Contract enforcement, institutions, and social capital: the Maghribi traders reappraised
AbstractEconomists draw important lessons for modern development from the medieval Maghribi traders who, according to Greif, enforced contracts multilaterally through a closed, private-order âcoalitionâ. We show that this view is untenable. The Maghribis used formal legal mechanisms and entered business associations with non-Maghribis. Not a single empirical example adduced by Greif shows that any âcoalitionâ actually existed. The Maghribis cannot be used to argue that the social capital of exclusive networks will facilitate exchange in developing economies. Nor do they provide any support for the cultural theories of economic development and institutional change for which they have been mobilised.
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Bibliographic InfoArticle provided by Economic History Society in its journal The Economic History Review.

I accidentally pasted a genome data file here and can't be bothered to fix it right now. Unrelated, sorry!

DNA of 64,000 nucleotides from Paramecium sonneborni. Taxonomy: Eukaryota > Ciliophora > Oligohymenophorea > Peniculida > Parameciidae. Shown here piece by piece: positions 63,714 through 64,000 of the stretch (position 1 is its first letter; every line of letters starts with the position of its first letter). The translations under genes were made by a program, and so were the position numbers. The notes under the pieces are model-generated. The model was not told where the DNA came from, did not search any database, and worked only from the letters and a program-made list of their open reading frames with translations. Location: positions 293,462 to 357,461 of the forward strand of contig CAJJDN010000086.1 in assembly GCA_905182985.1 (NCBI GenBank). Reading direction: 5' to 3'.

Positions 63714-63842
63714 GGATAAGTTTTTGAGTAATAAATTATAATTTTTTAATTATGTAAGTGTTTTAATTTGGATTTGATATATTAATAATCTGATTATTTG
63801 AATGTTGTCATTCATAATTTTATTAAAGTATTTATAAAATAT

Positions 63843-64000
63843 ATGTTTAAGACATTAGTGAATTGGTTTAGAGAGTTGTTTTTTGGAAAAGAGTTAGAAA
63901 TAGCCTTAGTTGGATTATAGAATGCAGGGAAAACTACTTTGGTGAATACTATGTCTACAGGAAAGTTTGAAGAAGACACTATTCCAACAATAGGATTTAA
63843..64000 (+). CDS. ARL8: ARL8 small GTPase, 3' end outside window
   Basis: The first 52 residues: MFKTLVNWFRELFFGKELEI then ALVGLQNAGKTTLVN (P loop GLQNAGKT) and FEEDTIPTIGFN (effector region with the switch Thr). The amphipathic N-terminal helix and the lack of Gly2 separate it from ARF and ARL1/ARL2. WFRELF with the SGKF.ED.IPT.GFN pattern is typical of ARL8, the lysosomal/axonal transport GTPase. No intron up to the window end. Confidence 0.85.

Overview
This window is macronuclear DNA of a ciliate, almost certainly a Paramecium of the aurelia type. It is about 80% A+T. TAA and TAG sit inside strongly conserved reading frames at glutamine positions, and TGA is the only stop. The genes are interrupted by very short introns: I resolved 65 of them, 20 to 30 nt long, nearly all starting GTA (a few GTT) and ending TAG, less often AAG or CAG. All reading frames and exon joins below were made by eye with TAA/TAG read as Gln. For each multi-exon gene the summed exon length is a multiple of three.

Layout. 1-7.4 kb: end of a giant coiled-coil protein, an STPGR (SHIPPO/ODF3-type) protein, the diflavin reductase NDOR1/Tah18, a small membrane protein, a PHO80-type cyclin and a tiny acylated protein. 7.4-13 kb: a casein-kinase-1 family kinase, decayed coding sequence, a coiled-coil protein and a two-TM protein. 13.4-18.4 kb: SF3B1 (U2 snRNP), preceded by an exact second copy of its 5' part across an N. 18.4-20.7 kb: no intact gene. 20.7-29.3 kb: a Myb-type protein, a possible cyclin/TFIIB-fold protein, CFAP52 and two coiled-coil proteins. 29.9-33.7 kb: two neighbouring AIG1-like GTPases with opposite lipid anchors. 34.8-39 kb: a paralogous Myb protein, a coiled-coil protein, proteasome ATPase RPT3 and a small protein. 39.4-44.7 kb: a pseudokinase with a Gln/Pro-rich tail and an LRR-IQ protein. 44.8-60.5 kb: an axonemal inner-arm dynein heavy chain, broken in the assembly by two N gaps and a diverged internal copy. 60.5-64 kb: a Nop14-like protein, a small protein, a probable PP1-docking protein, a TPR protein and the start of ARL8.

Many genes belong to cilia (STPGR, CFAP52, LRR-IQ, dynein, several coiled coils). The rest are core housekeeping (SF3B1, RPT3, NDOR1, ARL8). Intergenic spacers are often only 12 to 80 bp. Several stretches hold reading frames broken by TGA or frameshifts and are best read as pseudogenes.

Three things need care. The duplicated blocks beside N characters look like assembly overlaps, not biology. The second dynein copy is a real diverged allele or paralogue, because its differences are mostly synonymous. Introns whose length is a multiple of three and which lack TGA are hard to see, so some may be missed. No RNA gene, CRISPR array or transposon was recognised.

Volume (Year): 65 (2012)
Issue (Month): 2 (05)
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Web page: http://www.blackwellpublishing.com/journal.asp?ref=0013-0117
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Other versions of this item:
- Edwards, J. & Ogilvie, S., 2009. "Contract Enforcement, Institutions and Social Capital: the Maghribi Traders Reappraised," Cambridge Working Papers in Economics 0928, Faculty of Economics, University of Cambridge.
- Jeremy Edwards & Sheilagh Ogilvie, 2008. "Contract Enforcement, Institutions and Social Capital: the Maghribi Traders Reappraised," CESifo Working Paper Series 2254, CESifo Group Munich.
- O17 - Economic Development, Technological Change, and Growth - - Economic Development - - - Formal and Informal Sectors; Shadow Economy; Institutional Arrangements
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